as the conversation began; "truly they are
very charming, but my 'sister, who was in
the same couvent' with her, gays they are
fajso, aud if you examine closely the enor
mous covering, you will perceive it is not
a native to the head." '
At this moment the breathless dancers
halted near tho group. The marquis was
addressing some words to his partner,
which caused his listening wife to think of
the ball she carried in her mouth, while the
baroness , was re-adjusting her dress, and
passing carefully her handover the lack
of her head, as if to be assured that all was
safe in that quarter.
Suddenly a new thought seemed to pos
sess tho injured inarchesa; she chopped
the poison ball frr.m her mouth into her
bosom, rushed upon Her rival from behind,
and seizing her by tho hair detached the
magnificent mass of ringlets from tho cra
nium, aud threw it ou the floor.
The marquis, whoso eyes were for an in
stant diverted from his partner, turned as
she shrieked aloud, with fury in Iris eyes,
prepared to avenge her, and beheld his
mistress, like Sampson of old, shorn of her
conquering tresses, and his superb wife
frowning in all the majesty of an offended
beauty ! What a tableau ! "
The marquis was astounded and stupefi
ed, and the lady, recovering her good tem
per, took him by tho hand and led him
unresisting to the ante-chamber.
"Forgive me," she whispered in his ear,
"for having disarmed my adversary," and
carried him away.
The Wednesday following, the reconciled
couple set out for Milan, the best friends
in the world, and, withal, the most effec
tionate lover. But for tho discomfited
Baroness , sho is a most amiable
personage, and I am in despair that any
one should have torn from her one of our
most pleasing illusion.
Homo and Wife on Saturday Night.
Happy is the man who has a little home
and a little angel in it, of a Saturday night.
A house, no matter how little, provided
it will hold two or so no matter how fur
nished, provided there is hope in it ; let
the wind blow close the curtains !
What if they arc calico or plain without
border or-tassel or anv such thins?
Let the rain come down heap up the
fire. No matter if you haven't a candle
to bless you with, for what a beautiful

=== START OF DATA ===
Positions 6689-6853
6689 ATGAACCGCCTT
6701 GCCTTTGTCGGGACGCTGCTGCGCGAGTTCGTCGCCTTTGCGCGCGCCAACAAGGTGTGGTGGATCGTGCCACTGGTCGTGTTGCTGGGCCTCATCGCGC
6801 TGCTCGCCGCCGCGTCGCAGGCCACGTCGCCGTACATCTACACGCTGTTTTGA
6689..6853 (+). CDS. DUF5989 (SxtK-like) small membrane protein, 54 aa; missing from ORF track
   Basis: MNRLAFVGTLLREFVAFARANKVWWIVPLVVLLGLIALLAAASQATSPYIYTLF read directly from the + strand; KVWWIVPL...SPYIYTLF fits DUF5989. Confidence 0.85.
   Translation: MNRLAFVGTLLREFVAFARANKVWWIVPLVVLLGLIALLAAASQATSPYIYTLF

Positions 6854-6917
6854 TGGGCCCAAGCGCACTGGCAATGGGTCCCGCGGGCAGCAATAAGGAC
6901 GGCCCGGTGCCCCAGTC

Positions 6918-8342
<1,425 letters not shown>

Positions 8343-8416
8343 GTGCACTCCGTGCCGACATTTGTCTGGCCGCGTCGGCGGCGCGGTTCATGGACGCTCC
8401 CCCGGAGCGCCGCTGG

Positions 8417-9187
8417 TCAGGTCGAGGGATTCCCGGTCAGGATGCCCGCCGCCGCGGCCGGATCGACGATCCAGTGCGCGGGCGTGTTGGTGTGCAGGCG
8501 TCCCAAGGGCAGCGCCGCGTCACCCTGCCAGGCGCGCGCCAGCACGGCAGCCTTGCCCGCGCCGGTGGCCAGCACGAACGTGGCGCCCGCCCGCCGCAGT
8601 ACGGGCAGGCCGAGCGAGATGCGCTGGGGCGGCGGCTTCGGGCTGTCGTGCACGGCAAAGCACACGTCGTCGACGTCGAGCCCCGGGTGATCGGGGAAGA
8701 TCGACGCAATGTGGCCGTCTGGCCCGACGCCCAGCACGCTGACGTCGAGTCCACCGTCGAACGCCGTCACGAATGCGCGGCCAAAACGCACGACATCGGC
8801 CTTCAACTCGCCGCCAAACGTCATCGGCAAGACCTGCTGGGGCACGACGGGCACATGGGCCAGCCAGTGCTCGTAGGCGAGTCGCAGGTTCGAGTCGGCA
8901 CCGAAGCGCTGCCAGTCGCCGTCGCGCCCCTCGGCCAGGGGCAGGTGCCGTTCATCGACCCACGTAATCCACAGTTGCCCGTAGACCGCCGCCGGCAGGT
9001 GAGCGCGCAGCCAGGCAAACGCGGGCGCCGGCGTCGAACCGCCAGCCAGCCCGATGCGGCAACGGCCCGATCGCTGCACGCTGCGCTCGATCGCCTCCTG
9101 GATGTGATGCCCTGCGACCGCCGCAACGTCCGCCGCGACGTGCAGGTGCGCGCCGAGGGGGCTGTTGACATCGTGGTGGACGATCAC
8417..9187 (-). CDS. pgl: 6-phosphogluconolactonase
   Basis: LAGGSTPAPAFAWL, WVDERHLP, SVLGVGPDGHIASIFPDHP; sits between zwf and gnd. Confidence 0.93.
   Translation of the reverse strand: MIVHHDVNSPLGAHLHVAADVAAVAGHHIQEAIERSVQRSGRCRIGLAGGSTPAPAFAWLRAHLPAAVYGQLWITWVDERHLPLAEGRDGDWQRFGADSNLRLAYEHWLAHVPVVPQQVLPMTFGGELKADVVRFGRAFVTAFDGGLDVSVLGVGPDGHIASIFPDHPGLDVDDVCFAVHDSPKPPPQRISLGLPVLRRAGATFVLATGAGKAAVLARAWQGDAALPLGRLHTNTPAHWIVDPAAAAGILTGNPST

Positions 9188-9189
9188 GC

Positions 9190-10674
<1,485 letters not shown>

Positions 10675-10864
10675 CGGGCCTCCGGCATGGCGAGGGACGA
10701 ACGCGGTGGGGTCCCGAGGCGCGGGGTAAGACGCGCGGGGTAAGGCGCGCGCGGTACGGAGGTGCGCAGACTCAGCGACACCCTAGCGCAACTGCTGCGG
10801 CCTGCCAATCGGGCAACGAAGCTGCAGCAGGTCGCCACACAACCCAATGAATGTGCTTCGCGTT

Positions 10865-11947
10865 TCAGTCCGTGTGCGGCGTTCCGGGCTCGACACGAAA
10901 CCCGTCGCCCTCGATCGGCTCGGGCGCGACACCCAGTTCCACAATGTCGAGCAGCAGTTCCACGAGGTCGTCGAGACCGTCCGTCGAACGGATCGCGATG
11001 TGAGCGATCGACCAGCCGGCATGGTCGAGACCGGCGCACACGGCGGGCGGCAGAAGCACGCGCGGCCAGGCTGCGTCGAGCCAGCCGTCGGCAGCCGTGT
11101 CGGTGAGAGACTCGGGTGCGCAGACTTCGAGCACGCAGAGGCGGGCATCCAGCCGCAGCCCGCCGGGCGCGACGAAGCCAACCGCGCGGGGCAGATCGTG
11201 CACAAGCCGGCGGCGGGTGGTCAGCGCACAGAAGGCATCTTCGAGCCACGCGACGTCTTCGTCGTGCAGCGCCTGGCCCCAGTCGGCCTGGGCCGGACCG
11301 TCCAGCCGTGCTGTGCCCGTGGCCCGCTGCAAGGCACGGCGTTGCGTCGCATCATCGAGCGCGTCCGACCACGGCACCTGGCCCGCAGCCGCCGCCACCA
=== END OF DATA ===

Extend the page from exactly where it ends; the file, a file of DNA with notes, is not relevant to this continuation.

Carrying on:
light glowing coals make, reddeuiug, cloud
ing, shedding sunset radiance ihrough the
little room just enough to talk by ; not
loud as in the highways ; not rapid as in
tho hurrying world but toftly, slowly,
whispering with pauses between them, for
the storm without, and the thoughts with
in, to fill up.
Then wheol the sofa around before the
J fire ; no matter if the sofa is a settee, un-
cushioued at that ; if so it may be it is just
long enough for two, or say'two and a half,
with two or two and a half in it. How
sweetly the music of silver bells from time
to time, falls on the listening ear then.
How mournfully swells the chimes of the
'days that are no more.'
Under such circumstances, and such a
time, one can get at Icatt sixty-nine and
a half statute miles nearer 'kingdom come,'
than any other point laid down in "Malte
May be you smile at this picture ; but
.1 . . i ...
mere is a secret between us, viz : it is a
copy of a picture, rudely drawn, but true
as the Pentateuch, of an original in every
K3The Know Nothing lodge in Ray
mond lately had a meeting and dissolved
with three cheers for Gov. Baker ! It looks
as though "tho order" is rapidly going to
pieces in New Hampshire. This will be
abcautiful dissolving view. Post.
Will it, though? It strikes us rather
forcibly Mr. Post, that tho immaculate
democratic party will stand a pretty favor
able opportunity to see stars in the process,
if they have not already obtained an occa
sional glance at them. The Post reminds
us of the boy who whistled in going through
tho woods to keep his courage up; but
alas, for its occupation, democracy is at a
discount, and with tho exception of a few
who feed at the publio crib, nono are "so
poor as to do it reverence."
Salt for Miich Cows.
During the past year, I have been trying
somo experiments to ascertain the effect of
salt upon the condition of cattle. Since the
first of November, 1851, 1 have kept four
cows of the parr.o age, standing Bide by side
in the same stable, and fed with the same
kind of hay and provender duriug the win
ter, and running in tho same pastures iu
the summer; two of which I fed salt in
their mess, and when not messed, three
times in a week, separate from their food,
while tho other two hao none with this re
sult : Last spring those that had salt iihed
their coats a trifle earlier (about teu days)
than those that had none ; whilo tho latter,
as a general thing, had been .less healthy,
and their hair has lacked that fine, glossy
appearance that tho forulcr exhibits. The
difference is now very plainly preceptable,
aud has been, all through the summer and
fall. The orLain was kept aud churned,
separately, a part of tho time, and tire dia
ry maid avers that the cream from tho milk
of those cows that were Balud, produced
butter in much less time than that of the
o then Dollar SWifoper.
THE JUDGE'S BIO SHIRT..
Tho 6tory goes, that, on a certain s occa
sion, Judgo A j then on a : visit to
Raleigh,' N. 0., Was notorious for leaving
home without tho necessary precaution of
carrying along a second shirt. ', Whilo